Taxpayers aren't the only ones scrambling to figure out how tax reform will affect them. Wall Street is looking hard at which stock sectors the new law — however the final version is configured — will benefit most.
The maximum corporate tax rate in the U.S. is 35%. The tax reform bills in Congress would cut corporate taxes to 20%. Dueling versions of the Tax Cuts and Jobs Act still need to be reconciled in the House and Senate before a final bill is sent to President Donald J. Trump.
And for that reason, Joseph Shaposhnik, lead portfolio manager at the TCW New America Premier Equities Fund (TGUSX), thinks the bill's impact hasn't been entirely reflected in stock prices. "The market is about halfway through incorporating the bill through stock prices," Mr. Shaposhnik said.
S&P Global Market Intelligence agrees. "Wall Street analysts' consensus expectations for 2018 S&P 500 earnings have not really moved all that much, and certainly have not gone up at all, even though the prospect of corporate tax rate reductions have improved tremendously over the course of 2017," the company said in a note to advisers. "Each 1% decrease in the effective U.S. corporate tax rate adds $1.44 directly to bottom-line earnings-per-share of aggregate S&P 500 profits. This means that a conservative 5% net reduction in the U.S. effective corporate tax rate would boost 2018 S&P 500 earnings growth to 16.3% from 10.7% currently."
The trick to finding the biggest beneficiaries of the bill is to look for those sectors that pay the highest rate or have significant cash overseas and have growth opportunities to invest in with their new-found wealth.
One example: Food companies. "Many of these companies pay a full U.S. rate," Mr. Shaposhnik said. One favorite in his fund's portfolio is Conagra. "It's innovating, adding organic lines, adding innovative packaging and higher-quality ingredients to foods to deliver more value." Mr. Shaposhnik said.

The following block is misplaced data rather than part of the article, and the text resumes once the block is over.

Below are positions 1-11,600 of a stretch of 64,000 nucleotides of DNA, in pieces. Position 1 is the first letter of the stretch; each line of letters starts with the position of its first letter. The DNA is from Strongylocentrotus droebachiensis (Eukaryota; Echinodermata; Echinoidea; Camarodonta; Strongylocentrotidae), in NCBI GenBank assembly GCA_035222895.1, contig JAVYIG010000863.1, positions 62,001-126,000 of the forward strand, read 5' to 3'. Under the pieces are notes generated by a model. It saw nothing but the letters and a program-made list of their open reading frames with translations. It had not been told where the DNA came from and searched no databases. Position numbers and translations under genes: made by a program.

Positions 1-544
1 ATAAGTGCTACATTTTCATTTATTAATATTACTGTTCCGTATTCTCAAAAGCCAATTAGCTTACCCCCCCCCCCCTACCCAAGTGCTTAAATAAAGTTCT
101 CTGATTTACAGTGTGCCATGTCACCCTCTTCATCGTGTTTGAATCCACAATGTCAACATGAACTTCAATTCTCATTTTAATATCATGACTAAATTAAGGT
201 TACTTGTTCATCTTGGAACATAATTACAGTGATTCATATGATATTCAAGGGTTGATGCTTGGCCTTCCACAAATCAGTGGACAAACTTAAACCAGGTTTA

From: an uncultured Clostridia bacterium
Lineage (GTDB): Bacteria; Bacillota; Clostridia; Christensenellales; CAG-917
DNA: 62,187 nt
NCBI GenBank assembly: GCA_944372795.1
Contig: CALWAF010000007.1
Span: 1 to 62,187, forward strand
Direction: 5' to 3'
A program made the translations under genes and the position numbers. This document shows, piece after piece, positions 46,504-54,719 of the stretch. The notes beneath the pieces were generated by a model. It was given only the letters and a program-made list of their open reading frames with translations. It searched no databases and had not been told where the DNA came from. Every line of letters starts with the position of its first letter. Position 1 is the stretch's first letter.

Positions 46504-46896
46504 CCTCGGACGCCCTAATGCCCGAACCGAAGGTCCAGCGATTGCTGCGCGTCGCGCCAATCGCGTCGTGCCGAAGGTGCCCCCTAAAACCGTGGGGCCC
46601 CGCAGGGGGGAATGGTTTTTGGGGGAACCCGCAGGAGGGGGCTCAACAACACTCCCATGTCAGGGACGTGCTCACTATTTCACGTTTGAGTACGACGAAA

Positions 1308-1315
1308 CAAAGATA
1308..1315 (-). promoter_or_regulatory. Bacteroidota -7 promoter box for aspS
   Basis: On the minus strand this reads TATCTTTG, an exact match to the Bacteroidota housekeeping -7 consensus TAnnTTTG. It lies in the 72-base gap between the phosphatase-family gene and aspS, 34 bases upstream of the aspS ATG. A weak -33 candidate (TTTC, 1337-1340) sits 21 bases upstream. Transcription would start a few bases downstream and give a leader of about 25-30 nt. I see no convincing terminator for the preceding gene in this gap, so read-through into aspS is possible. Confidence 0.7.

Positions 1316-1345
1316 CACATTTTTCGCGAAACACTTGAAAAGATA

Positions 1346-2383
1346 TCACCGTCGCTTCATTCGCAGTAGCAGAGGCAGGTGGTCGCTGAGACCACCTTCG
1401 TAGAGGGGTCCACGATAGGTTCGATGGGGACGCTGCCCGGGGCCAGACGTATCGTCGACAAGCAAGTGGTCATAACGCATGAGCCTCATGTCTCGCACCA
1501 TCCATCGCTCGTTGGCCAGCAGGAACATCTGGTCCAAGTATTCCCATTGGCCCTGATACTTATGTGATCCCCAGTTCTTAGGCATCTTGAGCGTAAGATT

U.S. conglomerates are another sector that will likely benefit from the bill. Berkshire Hathaway (BRK.A), for example, has a substantial deferred tax position on its balance sheet, Mr. Shaposhnik said, and it also holds a large position in railroads, another high-tax industry. The insurance side of Berkshire has been hurt by this year's natural disasters, making the stock relatively cheap, he said.
Industrial stocks and chemicals are also high-tax companies and will also be boosted by the tax bill, thanks in part to provisions that would accelerate depreciation. They would also gain if Congress passes an infrastructure spending bill.
"Both parties seem interested in an infrastructure bill," Mr. Shaposhnik said. "There seem to be reasonable odds for passing it." A great deal of wrangling lies in front of such a bill: Congress has to decide what counts as infrastructure, and how to pay for it.
The one industry that might not profit from the tax bill: Technology. "Tech companies generally pay a low tax rate, and therefore are least positioned to benefit from a reduction in the corporate tax rate," Mr. Shaposhnik said.